Like many in Hollywood, Steven Moore has reservations. “You know, it’s good for the economy. I think it will bring in lots of jobs.” But safety does concern him.  “It’s kind of scary, you know. Something could go wrong.  If radiation leaks, you’d have to evacuate everyone.”

But to Hollywood Mayor Virginia Bergman, the prospect of jobs and growth trumps other considerations.

Though the mayor occasionally worries about safety, she says, “I’m trusting that they’ll take every precaution, ” calling Fukushima an “eye opener for everyone to look at things more carefully.”

John Summers, owner of Summers Diesel Service, echoes her sentiments. “I believe it will really help this local area, which needs all the help it can get, ” he says. He doesn’t like the delays in construction. “The sooner they get started the better.”

To Summers, the fear of a nuclear meltdown is overblown. “I’m not worried. This is the next step, nuclear energy. It’s the next step in the evolution of us getting our own power.”

TVA safety plans

Fukushima helped bring safety concerns into sharp focus, as revealed in a TVA white paper published in August 2011, which listed public safety concerns and post-Japan requirements as two major issues that impacted the decision to proceed.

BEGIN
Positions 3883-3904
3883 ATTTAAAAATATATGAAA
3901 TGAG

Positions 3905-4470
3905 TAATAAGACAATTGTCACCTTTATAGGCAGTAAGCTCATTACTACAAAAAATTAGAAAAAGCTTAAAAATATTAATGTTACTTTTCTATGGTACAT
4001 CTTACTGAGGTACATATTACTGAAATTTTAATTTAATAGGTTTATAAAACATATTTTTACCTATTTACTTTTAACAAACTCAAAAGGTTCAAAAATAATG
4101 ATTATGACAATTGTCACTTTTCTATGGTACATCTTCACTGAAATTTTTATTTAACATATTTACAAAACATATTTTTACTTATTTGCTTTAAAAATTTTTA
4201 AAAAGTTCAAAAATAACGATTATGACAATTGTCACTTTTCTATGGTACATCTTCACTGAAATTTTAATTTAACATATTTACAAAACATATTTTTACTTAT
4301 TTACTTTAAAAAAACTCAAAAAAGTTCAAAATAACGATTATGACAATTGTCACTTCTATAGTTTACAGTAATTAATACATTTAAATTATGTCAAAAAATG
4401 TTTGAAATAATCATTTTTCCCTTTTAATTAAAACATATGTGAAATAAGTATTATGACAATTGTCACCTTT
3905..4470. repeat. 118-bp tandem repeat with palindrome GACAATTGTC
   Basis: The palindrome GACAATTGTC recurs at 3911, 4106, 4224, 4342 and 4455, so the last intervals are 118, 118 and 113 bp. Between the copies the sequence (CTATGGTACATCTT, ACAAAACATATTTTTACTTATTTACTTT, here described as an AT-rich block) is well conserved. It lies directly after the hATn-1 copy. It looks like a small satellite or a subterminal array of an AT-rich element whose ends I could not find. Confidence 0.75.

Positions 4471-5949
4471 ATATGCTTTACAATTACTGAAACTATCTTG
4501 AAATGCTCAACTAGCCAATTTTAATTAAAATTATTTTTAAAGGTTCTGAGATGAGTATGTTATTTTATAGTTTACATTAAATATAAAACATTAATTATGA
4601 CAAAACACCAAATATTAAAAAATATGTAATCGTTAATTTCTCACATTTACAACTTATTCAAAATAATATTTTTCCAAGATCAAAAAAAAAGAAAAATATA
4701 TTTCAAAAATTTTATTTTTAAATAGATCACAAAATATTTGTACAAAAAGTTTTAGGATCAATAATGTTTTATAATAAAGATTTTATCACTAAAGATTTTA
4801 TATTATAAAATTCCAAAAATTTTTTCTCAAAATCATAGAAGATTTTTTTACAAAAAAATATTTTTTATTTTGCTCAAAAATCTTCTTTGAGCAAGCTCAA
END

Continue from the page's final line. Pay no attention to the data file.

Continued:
Dave Stinson, TVA site vice president for Bellefonte, says a basic concern is the adequacy of the plant and equipment that has stood idle for two decades. Construction cannot begin, he says, until existing equipment is validated and TVA is confident there has been no degradation. “We want to make sure what’s out there is what we think is out there, ” he says.

After Fukushima, the Nuclear Regulatory Commission (NRC) issued an order saying they wanted all U.S. nuclear plants to look at what went wrong at Fukushima and respond with changes in their own operations. For plants under construction, that meant possible design changes. Wally Justice, Bellefonte engineering manager, says there are about eight design areas that needed to be addressed.

Those changes involve alterations in seismic activity preparations, hydrogen recombining and spent fuel upgrades, adding about $100 million to Bellefonte’s projected $4.9 billion cost.

Even though Bellefonte is located hundreds of miles from the nearest earthquake zone, Stinson says TVA planning includes scenarios for a quake that might damage the reactor, or more likely, rupture a dam upstream from the reactor. Though a broken dam upstream could send a tremendous amount of water, the Bellefonte site would have a full day of notice and should stay dry, he says.

However, such an event could, ironically, knock out power to the reactor itself, making it impossible to cool fuel rods — as happened at Fukushima. New plans call for diesel generators so there’s power to cool fuel in an emergency, Stinson says.

Justice says Fukushima’s second greatest problem was the pressures created when vast quantities of hydrogen formed from the breakdown of water, creating potentially explosive levels of hydrogen in the reactor. TVA will solve that problem, he says, with the use of hydrogen re-combiners that turn it back into water and avoid risk of explosion.

Mike Kelley is a freelance writer for Business Alabama. He lives in Huntsville.

By Mike Kelley